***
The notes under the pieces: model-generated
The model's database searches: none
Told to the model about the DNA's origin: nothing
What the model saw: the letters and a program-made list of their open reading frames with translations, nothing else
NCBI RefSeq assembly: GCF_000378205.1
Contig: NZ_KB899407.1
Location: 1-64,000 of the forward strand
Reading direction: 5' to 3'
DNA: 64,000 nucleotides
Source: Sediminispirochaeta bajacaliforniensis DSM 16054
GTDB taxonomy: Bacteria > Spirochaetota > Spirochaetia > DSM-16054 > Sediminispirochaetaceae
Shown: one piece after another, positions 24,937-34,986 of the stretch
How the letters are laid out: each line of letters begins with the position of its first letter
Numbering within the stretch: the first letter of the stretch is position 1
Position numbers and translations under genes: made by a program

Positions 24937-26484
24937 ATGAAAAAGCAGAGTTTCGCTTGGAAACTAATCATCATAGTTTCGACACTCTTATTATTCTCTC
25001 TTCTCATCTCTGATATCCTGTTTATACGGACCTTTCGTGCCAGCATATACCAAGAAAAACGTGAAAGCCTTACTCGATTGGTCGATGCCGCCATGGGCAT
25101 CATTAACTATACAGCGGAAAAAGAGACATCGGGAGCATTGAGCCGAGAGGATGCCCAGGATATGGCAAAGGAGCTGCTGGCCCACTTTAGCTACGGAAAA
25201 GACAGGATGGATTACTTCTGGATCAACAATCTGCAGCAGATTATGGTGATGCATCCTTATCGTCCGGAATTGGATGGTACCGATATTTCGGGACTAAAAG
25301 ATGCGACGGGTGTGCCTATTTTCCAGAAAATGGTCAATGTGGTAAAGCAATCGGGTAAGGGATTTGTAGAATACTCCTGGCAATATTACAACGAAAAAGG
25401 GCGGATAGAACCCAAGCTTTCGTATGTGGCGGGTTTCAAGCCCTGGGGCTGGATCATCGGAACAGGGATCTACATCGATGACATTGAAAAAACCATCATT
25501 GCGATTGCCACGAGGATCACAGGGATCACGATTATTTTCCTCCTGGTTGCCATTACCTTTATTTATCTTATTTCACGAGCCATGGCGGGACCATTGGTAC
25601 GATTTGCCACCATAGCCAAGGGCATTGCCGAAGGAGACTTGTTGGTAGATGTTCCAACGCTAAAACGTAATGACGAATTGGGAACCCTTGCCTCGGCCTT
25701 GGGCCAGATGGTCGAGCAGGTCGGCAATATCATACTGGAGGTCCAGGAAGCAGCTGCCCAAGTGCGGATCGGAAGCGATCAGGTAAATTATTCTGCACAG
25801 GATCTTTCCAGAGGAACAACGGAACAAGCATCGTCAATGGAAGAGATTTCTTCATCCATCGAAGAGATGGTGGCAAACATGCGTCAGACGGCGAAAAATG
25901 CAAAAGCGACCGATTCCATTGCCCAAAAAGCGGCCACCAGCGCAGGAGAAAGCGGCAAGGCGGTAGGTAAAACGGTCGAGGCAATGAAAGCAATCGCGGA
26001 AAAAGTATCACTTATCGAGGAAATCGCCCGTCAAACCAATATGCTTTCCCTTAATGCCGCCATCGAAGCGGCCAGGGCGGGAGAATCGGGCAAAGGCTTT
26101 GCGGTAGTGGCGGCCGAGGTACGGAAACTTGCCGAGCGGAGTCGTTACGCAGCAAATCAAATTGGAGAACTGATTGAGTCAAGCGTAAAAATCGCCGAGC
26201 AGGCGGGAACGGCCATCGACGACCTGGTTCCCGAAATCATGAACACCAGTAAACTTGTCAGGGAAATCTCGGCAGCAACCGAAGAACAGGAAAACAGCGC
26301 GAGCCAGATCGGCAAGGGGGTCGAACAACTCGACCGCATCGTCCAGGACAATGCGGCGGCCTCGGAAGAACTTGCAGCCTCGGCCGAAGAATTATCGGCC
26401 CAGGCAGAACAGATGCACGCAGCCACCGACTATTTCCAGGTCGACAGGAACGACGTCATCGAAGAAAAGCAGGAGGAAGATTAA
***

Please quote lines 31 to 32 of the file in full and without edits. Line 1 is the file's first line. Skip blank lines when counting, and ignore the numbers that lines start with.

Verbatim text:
26301 GAGCCAGATCGGCAAGGGGGTCGAACAACTCGACCGCATCGTCCAGGACAATGCGGCGGCCTCGGAAGAACTTGCAGCCTCGGCCGAAGAATTATCGGCC
26401 CAGGCAGAACAGATGCACGCAGCCACCGACTATTTCCAGGTCGACAGGAACGACGTCATCGAAGAAAAGCAGGAGGAAGATTAA